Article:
Jo Moir at the NP Daily News reports:
Andrew Little says rumours in the blogosphere that his heart lies in Wellington are nothing more than “conspiracy theories”.
The New Plymouth Labour candidate said he has no plans for the Wellington-based Rongotai seat, currently held by Labour MP Annette King, and is putting his heart and soul into winning the New Plymouth seat.
Over the past few months right- wing blogger and political activist David Farrar hinted Labour’s 15th ranked candidate has been non- committal in his approach to living in New Plymouth because he plans to stand in the Rongotai electorate in 2014.
Actually I think I said he plans to stand in the 2012 Rongotai by-election.
Look Andrew would like to win New Plymouth, but he hasn’t gone about convincing people he is commited to the seat. Take this quote later on:
At a New Plymouth candidate debate on Monday night Mr Little said he would not live in New Plymouth if he lost the election then got into Parliament as a List MP.
He said the cost to the taxpayer in travel expenses ruled out that possibility.
Oh what nonsense. The expense of not being based in Wellington is a trivial amount of overall parliamentary expenditure.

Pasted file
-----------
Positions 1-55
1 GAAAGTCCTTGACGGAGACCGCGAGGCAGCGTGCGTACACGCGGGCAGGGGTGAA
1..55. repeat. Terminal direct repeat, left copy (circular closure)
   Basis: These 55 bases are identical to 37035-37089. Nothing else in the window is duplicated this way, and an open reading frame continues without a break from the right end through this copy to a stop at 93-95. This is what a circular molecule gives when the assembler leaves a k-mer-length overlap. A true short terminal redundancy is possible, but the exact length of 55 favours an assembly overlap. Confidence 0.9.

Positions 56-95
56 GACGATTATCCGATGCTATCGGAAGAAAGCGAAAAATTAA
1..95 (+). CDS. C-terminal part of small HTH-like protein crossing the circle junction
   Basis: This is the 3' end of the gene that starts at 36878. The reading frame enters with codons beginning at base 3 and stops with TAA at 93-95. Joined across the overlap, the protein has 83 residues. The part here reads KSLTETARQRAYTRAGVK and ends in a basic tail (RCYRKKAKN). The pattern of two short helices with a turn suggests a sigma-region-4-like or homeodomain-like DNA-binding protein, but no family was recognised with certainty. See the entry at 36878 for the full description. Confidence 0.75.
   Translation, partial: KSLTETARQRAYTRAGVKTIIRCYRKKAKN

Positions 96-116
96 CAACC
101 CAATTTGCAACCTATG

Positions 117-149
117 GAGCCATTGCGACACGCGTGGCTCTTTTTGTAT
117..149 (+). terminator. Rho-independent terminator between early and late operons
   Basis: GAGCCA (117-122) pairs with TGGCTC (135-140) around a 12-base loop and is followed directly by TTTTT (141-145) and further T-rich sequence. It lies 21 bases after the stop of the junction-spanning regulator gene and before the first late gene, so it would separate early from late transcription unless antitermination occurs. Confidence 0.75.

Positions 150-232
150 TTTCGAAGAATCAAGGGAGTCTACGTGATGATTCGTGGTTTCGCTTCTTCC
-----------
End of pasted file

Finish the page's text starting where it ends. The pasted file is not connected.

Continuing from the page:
If Andrew wanted to convince people he is commited to New Plymouth, he should have done the following:
- Given up his two full-time jobs in the first half of the year. He stayed on far too long as Labour President and EPMU National Secretary
- Not stayed on the staff of the EPMU, and campaigned fulltime instead of part-time
- Not be seen protesting with Young Labour on a weekday on Lampton Quay
- Moved the family up to New Plymouth, and rented out the Wellington house. Instead he commuted to the electorate to campaign up until recently. That does not indicate commitment.
- Pledged to live in New Plymouth, if he is a List MP
Note that Andrew has not in any way ruled out standing for Rongotai if he does not win New Plymouth. All he has said is he is elected the Electorate MP for New Plymouth, he will stand again for New Plymouth – well doh that is hardly a surprise. In the last 30 years only one electorate MP has ever ditched their seat, to stand for another seat while an MP for their original seat.
If you want to win a seat off an opponent, you have to throw everything at it. Some candidates give up theri jobs nine months before the election, and then campaign seven days a week for nine months. They don’t keep their Wellington based jobs and commute into the electorate to campaign, and announce that if they lose they’re out of there never to return.